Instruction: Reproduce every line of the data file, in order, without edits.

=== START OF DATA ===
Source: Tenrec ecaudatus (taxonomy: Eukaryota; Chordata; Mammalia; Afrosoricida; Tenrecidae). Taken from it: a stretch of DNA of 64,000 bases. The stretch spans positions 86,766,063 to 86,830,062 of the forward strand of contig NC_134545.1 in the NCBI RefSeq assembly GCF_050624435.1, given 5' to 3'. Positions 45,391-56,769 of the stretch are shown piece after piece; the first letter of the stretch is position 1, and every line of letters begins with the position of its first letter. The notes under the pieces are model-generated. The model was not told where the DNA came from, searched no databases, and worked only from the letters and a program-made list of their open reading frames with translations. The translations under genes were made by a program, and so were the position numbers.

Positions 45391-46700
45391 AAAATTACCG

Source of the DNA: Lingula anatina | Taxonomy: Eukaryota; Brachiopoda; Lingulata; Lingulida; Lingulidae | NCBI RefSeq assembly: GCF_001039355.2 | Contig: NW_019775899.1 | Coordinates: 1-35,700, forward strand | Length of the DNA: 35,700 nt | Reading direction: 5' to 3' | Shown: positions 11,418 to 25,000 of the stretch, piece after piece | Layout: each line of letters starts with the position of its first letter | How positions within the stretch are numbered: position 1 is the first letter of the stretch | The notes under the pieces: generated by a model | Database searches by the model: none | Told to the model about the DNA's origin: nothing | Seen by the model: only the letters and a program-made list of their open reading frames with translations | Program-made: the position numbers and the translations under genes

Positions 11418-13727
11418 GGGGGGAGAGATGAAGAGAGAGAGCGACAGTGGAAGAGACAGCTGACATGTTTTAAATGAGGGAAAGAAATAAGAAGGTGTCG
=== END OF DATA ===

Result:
Source: Tenrec ecaudatus (taxonomy: Eukaryota; Chordata; Mammalia; Afrosoricida; Tenrecidae). Taken from it: a stretch of DNA of 64,000 bases. The stretch spans positions 86,766,063 to 86,830,062 of the forward strand of contig NC_134545.1 in the NCBI RefSeq assembly GCF_050624435.1, given 5' to 3'. Positions 45,391-56,769 of the stretch are shown piece after piece; the first letter of the stretch is position 1, and every line of letters begins with the position of its first letter. The notes under the pieces are model-generated. The model was not told where the DNA came from, searched no databases, and worked only from the letters and a program-made list of their open reading frames with translations. The translations under genes were made by a program, and so were the position numbers.

Positions 45391-46700
45391 AAAATTACCG

Source of the DNA: Lingula anatina | Taxonomy: Eukaryota; Brachiopoda; Lingulata; Lingulida; Lingulidae | NCBI RefSeq assembly: GCF_001039355.2 | Contig: NW_019775899.1 | Coordinates: 1-35,700, forward strand | Length of the DNA: 35,700 nt | Reading direction: 5' to 3' | Shown: positions 11,418 to 25,000 of the stretch, piece after piece | Layout: each line of letters starts with the position of its first letter | How positions within the stretch are numbered: position 1 is the first letter of the stretch | The notes under the pieces: generated by a model | Database searches by the model: none | Told to the model about the DNA's origin: nothing | Seen by the model: only the letters and a program-made list of their open reading frames with translations | Program-made: the position numbers and the translations under genes

Positions 11418-13727
11418 GGGGGGAGAGATGAAGAGAGAGAGCGACAGTGGAAGAGACAGCTGACATGTTTTAAATGAGGGAAAGAAATAAGAAGGTGTCG